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MDV

Mageia 4 review – Cinnamon, GNOME 3, KDE and MATE desktops

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MDV

The project makes separate installation ISO images for the GNOME 3 and KDE desktop environments available for download. Support for other desktop environments – Cinnamon, Enlightenment (E17), LXDE, MATE, RazorQt and Xfce – are provided via the DVD installation and Network Install CD images

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Mandriva releases new version of systems management software

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Linux
MDV

The French GNU/Linux company Mandriva has released a new version of Pulse, its IT systems management software.

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Mageia 4.0, hands-on: Another excellent release

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MDV
Reviews

A few years ago (September 2010 to be exact), when things got really crazy with the Mandriva distribution, some of the core developers and users announced that they were establishing a fork to continue the development and distribution with the new name Mageia. That has proven to be a very good decision, because they have just made their fourth major release.

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New year, new resolutions and a new Mageia – here’s Mageia 4!

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MDV

Right on time, and just in time for the first day of FOSDEM 2014, we have the great pleasure of announcing Mageia 4. We’re still having a grand time doing this together, and we hope you enjoy this release as much as we’ve enjoyed making it. And if you’re at FOSDEM, come and help us celebrate!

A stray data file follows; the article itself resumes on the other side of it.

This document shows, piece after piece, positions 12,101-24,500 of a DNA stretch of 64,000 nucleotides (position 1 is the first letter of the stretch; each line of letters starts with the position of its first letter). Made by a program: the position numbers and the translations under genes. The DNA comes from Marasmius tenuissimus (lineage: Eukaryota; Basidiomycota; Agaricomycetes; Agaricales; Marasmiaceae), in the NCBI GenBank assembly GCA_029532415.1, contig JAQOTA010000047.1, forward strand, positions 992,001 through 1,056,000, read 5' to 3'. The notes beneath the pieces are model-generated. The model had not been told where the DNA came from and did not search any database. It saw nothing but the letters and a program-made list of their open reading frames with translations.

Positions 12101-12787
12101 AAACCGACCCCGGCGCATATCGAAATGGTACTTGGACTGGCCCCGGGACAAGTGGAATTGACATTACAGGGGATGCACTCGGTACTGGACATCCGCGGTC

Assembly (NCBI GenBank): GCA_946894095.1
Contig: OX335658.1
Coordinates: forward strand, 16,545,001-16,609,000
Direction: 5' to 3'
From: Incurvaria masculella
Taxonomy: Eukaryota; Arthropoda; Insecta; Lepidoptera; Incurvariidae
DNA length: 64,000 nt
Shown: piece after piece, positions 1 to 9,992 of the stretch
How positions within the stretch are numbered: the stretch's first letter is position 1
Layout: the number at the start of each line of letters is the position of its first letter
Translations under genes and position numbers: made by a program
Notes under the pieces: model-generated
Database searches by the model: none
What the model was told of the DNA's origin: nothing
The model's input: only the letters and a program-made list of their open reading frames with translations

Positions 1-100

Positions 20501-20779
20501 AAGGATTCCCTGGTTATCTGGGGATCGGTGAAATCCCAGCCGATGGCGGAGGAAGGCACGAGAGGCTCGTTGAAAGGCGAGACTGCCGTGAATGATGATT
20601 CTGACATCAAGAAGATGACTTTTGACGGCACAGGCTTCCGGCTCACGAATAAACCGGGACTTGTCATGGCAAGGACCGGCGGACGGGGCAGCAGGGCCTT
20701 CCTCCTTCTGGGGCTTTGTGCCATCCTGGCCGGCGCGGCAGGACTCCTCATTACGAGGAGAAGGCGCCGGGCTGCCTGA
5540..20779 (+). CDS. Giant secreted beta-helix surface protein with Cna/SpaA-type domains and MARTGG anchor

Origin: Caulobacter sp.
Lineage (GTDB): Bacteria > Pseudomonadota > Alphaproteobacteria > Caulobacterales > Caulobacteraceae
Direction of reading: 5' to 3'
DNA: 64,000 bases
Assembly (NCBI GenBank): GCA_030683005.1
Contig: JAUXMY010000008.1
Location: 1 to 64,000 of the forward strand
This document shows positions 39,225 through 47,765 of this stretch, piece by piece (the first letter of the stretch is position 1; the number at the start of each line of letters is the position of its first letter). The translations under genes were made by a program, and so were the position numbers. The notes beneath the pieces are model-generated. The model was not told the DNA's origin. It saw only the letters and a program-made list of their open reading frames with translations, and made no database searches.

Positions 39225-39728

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Mageia 4 Out Next Week, Mandriva and PCLinuxOS Still Very Much Alive

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Linux
PCLOS
MDV

Mandriva and its derivatives/relatives continue to produce good desktop distributions which are RPM-based

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Mandriva, The Distro-Zombie That Refused To Die

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MDV

Instead of being just a supplier of GNU/Linux, Mandriva has added plenty of software and services all its own aimed at businesses. They must even have salesmen… In their enthusiasm they wrote, “In 2006, hundred of millions of personal computers pre-installed with Linux were shipped, particularly to South America, East Europe, Russia, North Africa and India. Mandriva also participates in thematic projects with Intel, such as the Classmate PC.” With optimism/ambition like that they could go far. We await the next chapter…

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Good Bye Mandriva

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MDV

The beginnings of the OpenMandriva project were rough. The very rationale for the existence of OpenMandriva were not overly clear to many people. After all, the Mageia project was already booming and the justification for such a project that was aiming at building upon the Mandriva Linux legacy was weak. On top of this, the team behind the project was small, and the mission was overwhelming: to continue, as a community, the development of the linux distribution formerly known as Mandriva Linux. I will not really go into details as to how the project evolved, but I am proud to have contributed in a significant way to build the home for this project, namely an independent French NGO (the OpenMandriva Association) and to have helped the community with establishing its governance and some of its sound principles and processes. But the question remains: why does the OpenMandriva Project matter? Why should we care